As we get older, we expect that our eyesight could start to decline, but what if your child was diagnosed with a vision problem? Myopia, sometimes known as short-sightedness or near-sightedness, is a common condition that causes blurred distance vision. It usually starts during childhood and typically progresses until the child stops growing.
It might be surprising to know that, in terms of younger Australians, myopia was the second most commonly reported long-term condition, preceded only by allergic rhinitis (hay fever).
If you’re thinking this is news to you, you’re not alone. A recent survey conducted by CooperVision Australia and New Zealand shows that 62% of NSW and ACT parents with children aged 17 years and younger do not know what myopia is, and only 12% recognise the health risk that their children might develop later in life.
It’s important for parents to understand what can influence the development of myopia because, if current global prevalence rates don’t change, it is estimated that by 2050, more than 50% of the world’s population will have myopia and 10% will have high myopia. That is an increase from 2010, when 27% of the world’s population were estimated to have myopia and 2.8% were estimated to have high myopia.
One reason for the increase in prevalence of high myopia is that the onset of myopia is occurring earlier in life. In 1983, the typical onset of myopia was at around 11 years of age. However in 2000, the average onset of myopia was just 8 years of age. Reducing the prevalence and impact of myopia and understanding the influencing factors is critical.
How do I know if my child is at risk?
Myopia is a common eye condition that causes blurred distance vision and usually starts during childhood and typically progresses until the child stops growing. There are two main risk factors which can mean your child is more at risk of developing myopia: lifestyle and family history.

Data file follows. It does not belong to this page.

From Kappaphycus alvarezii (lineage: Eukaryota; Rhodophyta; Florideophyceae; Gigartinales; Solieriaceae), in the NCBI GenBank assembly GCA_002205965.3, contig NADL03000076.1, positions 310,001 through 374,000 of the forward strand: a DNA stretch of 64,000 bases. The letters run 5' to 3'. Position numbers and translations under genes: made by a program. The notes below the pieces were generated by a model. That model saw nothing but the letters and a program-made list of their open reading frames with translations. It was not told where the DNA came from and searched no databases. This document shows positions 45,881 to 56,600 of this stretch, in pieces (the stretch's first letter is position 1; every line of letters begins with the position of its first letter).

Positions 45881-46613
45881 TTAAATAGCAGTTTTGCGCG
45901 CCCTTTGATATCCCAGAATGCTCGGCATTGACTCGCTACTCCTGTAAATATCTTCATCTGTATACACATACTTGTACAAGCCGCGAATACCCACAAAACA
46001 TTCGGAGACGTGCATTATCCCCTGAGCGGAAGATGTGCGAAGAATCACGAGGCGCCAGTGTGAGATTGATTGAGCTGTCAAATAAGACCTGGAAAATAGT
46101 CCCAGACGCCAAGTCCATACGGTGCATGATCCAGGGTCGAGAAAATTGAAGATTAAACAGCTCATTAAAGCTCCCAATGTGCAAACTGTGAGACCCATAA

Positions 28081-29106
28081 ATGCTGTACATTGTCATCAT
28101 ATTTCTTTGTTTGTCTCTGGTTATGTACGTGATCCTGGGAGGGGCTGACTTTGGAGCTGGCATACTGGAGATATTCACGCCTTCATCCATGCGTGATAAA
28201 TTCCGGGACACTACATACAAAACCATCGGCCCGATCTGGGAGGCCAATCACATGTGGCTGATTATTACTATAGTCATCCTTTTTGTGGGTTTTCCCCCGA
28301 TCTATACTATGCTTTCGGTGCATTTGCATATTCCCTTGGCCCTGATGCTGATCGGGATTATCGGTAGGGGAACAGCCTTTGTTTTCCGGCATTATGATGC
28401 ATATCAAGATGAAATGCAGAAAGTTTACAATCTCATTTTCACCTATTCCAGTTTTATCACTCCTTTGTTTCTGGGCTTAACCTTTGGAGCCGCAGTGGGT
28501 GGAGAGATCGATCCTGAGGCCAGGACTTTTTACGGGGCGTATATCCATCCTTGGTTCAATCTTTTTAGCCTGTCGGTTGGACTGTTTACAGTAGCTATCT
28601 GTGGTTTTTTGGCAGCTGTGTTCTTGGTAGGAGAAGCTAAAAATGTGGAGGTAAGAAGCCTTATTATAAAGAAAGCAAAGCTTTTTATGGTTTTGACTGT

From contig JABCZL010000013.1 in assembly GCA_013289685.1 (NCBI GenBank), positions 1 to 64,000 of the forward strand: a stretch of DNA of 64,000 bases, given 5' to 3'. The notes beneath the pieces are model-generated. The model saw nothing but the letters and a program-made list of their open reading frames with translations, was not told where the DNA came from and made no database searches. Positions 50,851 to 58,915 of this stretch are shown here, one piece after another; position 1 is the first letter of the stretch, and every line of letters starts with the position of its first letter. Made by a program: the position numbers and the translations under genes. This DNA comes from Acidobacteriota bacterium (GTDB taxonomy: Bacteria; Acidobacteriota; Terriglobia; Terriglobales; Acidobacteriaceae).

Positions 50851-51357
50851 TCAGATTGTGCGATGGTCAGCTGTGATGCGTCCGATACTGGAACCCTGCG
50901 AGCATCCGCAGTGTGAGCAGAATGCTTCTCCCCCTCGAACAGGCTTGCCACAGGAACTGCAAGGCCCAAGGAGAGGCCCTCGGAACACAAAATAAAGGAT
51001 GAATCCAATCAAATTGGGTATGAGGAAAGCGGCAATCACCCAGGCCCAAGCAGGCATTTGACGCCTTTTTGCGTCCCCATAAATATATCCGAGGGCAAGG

Lifestyle: modern lifestyles may influence the development of myopia. These include:
- Low levels of outdoor activity and associated factors including:
Family history: The likelihood of developing myopia, particularly high myopia increases when one or both parents are myopic. However, the exact link between a family history of myopia and development of childhood myopia remains uncertain.
What can you do?
The first step is to have your child’s eyes examined by an Optometrist. If your child is diagnosed with myopia, it is important that you talk with your Optometrist about, not only correcting the immediate sight issue, but importantly what can be done to slow progression of myopia, with the aim of preventing it from developing into high myopia in the future.
For further information about myopia, talk with your Optometrist. Additional useful information about child myopia can be found at Child Myopia.
 Australian Institute of Health and Welfare 2016. Australia’s health 2016. Australia’s health series no. 15. Cat.no.AUS 199. Canberra: AIHW. Adults stats section 3.15 ph 117. Child stats section 5.4, pg 3.
 CooperVision Australia and New Zealand: Child Myopia in Australia – consumer perceptions survey. Conducted by YouGovGalaxy August/September 2018. The sample comprised 1,003 Australian parents of children at home aged 0-18 years.
 The impact of myopia and high myopia:Report of the Joint World Health Organization – Brien Holden Vision Institute Global Scientific Meeting on Myopia. University of New South Wales, Sydney, Australia. 16-18 March 2015.
 Lin LL, Shih YF, Hsiao CK et al. Prevalence of Myopia in Taiwanese School Children: 1983 to 2000. Ann Acad Med Singapore. 2004; 33:27-33
 He M, Xiang F, Zeng Y et al. Effect of Time Spent Outdoors at School on the Development of Myopia Among Children in China: A Randomized Clinical Trial. JAMA 2015; 314:1142-1148
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 Ip J, Huynh S, Robaei D, Rose K, Morgan I, Smith W, Kifley A, Mitchell P. Ethnic differences in the impact of parental myopia: Findings from a population-based study of 12-year old Australian children. Investigative Ophthalmology and Visual Science 2007: 48: 2520 – 2528.